Following college and medical school, the Oculoplastic Surgeon must first complete a one-year internship and a 3-year residency in Ophthalmology. Once these prerequisites have been met, an additional 2 years of fellowship training is then completed in Ophthalmic Plastic and Reconstructive Surgery. Board certification by the American Board of Ophthalmology is required to complete fellowship training.
It should be noted that a general plastic surgeon typically has 2-3 years to learn the skills necessary to treat cosmetic and reconstructive disorders of the entire body. The rest of the time is spent learning general surgery. By contrast, the oculoplastic surgeon spends 2 years exclusively on the treatment of the eyelid, orbit, and surrounding structures. This level of specialization and experience makes the Oculoplastic Surgeon uniquely qualified in this arena.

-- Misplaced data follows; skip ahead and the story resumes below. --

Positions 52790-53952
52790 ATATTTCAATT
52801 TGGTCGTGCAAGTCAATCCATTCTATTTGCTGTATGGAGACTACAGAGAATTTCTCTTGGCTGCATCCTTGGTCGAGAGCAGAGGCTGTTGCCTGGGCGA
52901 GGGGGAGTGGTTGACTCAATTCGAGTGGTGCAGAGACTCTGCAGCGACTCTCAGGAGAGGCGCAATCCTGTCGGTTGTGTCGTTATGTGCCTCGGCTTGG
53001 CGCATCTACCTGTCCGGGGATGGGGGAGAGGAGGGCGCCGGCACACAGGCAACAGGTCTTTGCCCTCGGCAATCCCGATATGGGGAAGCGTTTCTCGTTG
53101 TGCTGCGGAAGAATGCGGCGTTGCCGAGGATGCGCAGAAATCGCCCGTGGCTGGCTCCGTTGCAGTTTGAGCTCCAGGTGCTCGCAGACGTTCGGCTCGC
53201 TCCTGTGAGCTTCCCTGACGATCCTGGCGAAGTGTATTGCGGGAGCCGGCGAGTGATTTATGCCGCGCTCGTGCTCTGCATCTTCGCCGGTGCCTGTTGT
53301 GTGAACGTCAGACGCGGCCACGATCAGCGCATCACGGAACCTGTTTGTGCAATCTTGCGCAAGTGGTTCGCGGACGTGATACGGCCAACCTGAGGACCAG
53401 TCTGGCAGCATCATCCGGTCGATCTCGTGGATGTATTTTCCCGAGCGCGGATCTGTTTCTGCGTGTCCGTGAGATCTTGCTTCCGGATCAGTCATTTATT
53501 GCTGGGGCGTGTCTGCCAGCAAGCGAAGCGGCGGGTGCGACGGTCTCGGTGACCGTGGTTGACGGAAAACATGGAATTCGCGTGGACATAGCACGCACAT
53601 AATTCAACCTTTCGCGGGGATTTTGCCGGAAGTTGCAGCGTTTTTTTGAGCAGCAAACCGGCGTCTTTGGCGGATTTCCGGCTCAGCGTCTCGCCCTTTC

The American Society of Ophthalmic Plastic and Reconstructive Surgery (ASOPRS), established in 1969, is the world’s largest organization of surgeons dedicated exclusively to the health and beauty of the eyes and face. All members are board-certified medical doctors who have trained 4 years as interns and residents in ophthalmology followed by fellowship training in aesthetic and reconstructive procedures of the eyelids, eye sockets, tear ducts and face. Most ASOPRS surgeons have trained 6 years or more and before becoming members, all candidates must submit scientific research and pass rigorous oral and written examinations.